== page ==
If you run a small business, you know that things happen faster than they do in the corporate world. Thats all the more reason to make sure your technology is up to date and is able to keep up with you and your employees.
If you're lucky enough to have extra funds in this year's IT budget, or if you're planning to invest in incremental improvements, here are 10 tech upgrades that will help your employees get things done faster in 2013.
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Switch to 802.11n Wi-Fi
If you're still running a 802.11b or 802.11g Wi-Fi network in the office, it may be a good time to ramp things up a notch by rolling out an 802.11n deployment. A faster wireless speed not only allows for a better experience. It also makes it possible for the network to serve a greater number of wireless devices, since it takes less time to complete each data transfer.
A relative dearth of laptops with three-stream (450 Mbps) support means that deploying two-stream Access Points (APs) capable of 300 Mbps access speeds should work great for most businesses. In addition, make sure you acquire business-grade APs capable of operating simultaneously on the 2.4GHz and 5GHz frequency band.
Upgrade to network attached storage
The file servers of yesteryear-full-fledged server machines running server operating systems and equipped with multiple disk drives-offered a convenient, centralized location for file sharing. Today, Network Attached Storage (NAS) offers similar features, but with substantially greater power efficiency and upgradability.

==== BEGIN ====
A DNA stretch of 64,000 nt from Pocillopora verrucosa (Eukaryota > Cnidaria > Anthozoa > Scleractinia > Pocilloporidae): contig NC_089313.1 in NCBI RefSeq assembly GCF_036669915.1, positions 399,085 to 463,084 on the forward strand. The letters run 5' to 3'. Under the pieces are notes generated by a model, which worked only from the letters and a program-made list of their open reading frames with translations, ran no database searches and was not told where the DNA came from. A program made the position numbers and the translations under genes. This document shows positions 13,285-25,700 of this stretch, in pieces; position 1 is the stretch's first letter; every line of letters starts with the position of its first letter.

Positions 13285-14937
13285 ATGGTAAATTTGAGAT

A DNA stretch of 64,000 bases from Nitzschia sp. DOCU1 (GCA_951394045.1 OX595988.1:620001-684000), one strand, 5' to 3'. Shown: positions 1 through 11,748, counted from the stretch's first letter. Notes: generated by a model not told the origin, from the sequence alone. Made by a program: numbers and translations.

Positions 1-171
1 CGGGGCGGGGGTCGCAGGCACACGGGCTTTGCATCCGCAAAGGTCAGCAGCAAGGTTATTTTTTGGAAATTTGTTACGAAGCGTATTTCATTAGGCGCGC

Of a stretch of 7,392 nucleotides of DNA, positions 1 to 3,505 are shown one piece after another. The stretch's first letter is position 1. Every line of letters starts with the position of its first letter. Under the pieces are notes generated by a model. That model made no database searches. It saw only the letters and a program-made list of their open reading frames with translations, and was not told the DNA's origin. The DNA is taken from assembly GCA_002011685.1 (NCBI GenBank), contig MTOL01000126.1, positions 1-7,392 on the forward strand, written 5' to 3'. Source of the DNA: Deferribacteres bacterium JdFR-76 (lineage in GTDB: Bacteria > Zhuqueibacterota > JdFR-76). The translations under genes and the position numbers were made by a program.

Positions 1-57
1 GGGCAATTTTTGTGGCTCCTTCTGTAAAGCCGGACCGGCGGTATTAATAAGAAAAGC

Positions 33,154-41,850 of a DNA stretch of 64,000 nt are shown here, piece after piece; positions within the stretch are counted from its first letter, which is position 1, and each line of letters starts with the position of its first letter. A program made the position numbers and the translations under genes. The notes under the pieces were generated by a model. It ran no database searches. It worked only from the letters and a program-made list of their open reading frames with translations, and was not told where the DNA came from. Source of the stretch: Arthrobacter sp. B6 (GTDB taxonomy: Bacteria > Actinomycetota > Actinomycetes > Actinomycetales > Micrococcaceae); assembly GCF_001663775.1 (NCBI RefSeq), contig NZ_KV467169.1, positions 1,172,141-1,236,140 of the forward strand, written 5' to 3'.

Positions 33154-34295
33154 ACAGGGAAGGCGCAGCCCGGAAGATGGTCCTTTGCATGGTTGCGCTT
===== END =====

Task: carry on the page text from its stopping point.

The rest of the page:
Much of this power efficiency can be attributed to the low-power Intel Atom or ARM-based microprocessors used in modern NAS appliances. Furthermore, most vendors recognize that storage demands do increase over time and now sell expansion chassis that lets businesses add more disk storage without having to purchase another NAS. Indeed, rapid improvements on this front mean that some SMBs may even find it beneficial to replace an aging NAS device with a newer model.
Consider Gigabit networking
If your core network is still bumbling along at a Fast Ethernet speed of 100 Mbps, consider upgrading it to Gigabit Ethernet (GbE) for a 10-fold increase in throughput. To put this upgrade into perspective, a large file transfer that took 15 minutes to finish at 100 Mbps will take less than two minutes when transferred over a network operating at 1,000 Mbps.
GbE used to be expensive, but proponents will point out that gigabit network switches are affordable today. In addition, they work over widely deployed CAT 5E cabling. Finally, GbE is built into most desktops and laptops, and it's necessary to support 300 Mbps 802.11n Wi-Fi APs.